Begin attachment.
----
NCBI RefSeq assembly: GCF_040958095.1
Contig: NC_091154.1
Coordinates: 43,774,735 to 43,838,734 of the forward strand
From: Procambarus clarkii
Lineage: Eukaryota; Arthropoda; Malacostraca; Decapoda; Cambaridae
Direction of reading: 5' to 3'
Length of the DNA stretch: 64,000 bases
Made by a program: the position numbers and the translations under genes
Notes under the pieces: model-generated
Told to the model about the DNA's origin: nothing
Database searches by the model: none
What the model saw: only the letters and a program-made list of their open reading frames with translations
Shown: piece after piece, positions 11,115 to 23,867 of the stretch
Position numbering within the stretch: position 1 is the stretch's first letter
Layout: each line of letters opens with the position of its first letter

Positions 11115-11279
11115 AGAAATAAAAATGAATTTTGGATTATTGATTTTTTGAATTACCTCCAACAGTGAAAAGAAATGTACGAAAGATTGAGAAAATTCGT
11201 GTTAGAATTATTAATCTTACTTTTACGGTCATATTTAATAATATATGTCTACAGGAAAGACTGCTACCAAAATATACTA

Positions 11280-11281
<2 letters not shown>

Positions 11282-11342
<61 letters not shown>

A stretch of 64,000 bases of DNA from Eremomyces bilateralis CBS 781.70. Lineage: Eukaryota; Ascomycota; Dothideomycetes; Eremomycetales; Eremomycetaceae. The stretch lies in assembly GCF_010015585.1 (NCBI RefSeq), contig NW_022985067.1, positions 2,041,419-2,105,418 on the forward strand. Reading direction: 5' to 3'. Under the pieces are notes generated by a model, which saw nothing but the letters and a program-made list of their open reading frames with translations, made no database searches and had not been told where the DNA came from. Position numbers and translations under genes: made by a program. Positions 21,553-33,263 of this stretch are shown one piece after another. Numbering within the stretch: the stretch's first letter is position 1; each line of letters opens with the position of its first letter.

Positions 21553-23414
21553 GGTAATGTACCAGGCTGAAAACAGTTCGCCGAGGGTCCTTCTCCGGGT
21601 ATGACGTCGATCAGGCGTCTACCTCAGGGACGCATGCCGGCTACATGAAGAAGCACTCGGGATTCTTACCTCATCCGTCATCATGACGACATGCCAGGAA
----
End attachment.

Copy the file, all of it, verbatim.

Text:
NCBI RefSeq assembly: GCF_040958095.1
Contig: NC_091154.1
Coordinates: 43,774,735 to 43,838,734 of the forward strand
From: Procambarus clarkii
Lineage: Eukaryota; Arthropoda; Malacostraca; Decapoda; Cambaridae
Direction of reading: 5' to 3'
Length of the DNA stretch: 64,000 bases
Made by a program: the position numbers and the translations under genes
Notes under the pieces: model-generated
Told to the model about the DNA's origin: nothing
Database searches by the model: none
What the model saw: only the letters and a program-made list of their open reading frames with translations
Shown: piece after piece, positions 11,115 to 23,867 of the stretch
Position numbering within the stretch: position 1 is the stretch's first letter
Layout: each line of letters opens with the position of its first letter

Positions 11115-11279
11115 AGAAATAAAAATGAATTTTGGATTATTGATTTTTTGAATTACCTCCAACAGTGAAAAGAAATGTACGAAAGATTGAGAAAATTCGT
11201 GTTAGAATTATTAATCTTACTTTTACGGTCATATTTAATAATATATGTCTACAGGAAAGACTGCTACCAAAATATACTA

Positions 11280-11281
<2 letters not shown>

Positions 11282-11342
<61 letters not shown>

A stretch of 64,000 bases of DNA from Eremomyces bilateralis CBS 781.70. Lineage: Eukaryota; Ascomycota; Dothideomycetes; Eremomycetales; Eremomycetaceae. The stretch lies in assembly GCF_010015585.1 (NCBI RefSeq), contig NW_022985067.1, positions 2,041,419-2,105,418 on the forward strand. Reading direction: 5' to 3'. Under the pieces are notes generated by a model, which saw nothing but the letters and a program-made list of their open reading frames with translations, made no database searches and had not been told where the DNA came from. Position numbers and translations under genes: made by a program. Positions 21,553-33,263 of this stretch are shown one piece after another. Numbering within the stretch: the stretch's first letter is position 1; each line of letters opens with the position of its first letter.

Positions 21553-23414
21553 GGTAATGTACCAGGCTGAAAACAGTTCGCCGAGGGTCCTTCTCCGGGT
21601 ATGACGTCGATCAGGCGTCTACCTCAGGGACGCATGCCGGCTACATGAAGAAGCACTCGGGATTCTTACCTCATCCGTCATCATGACGACATGCCAGGAA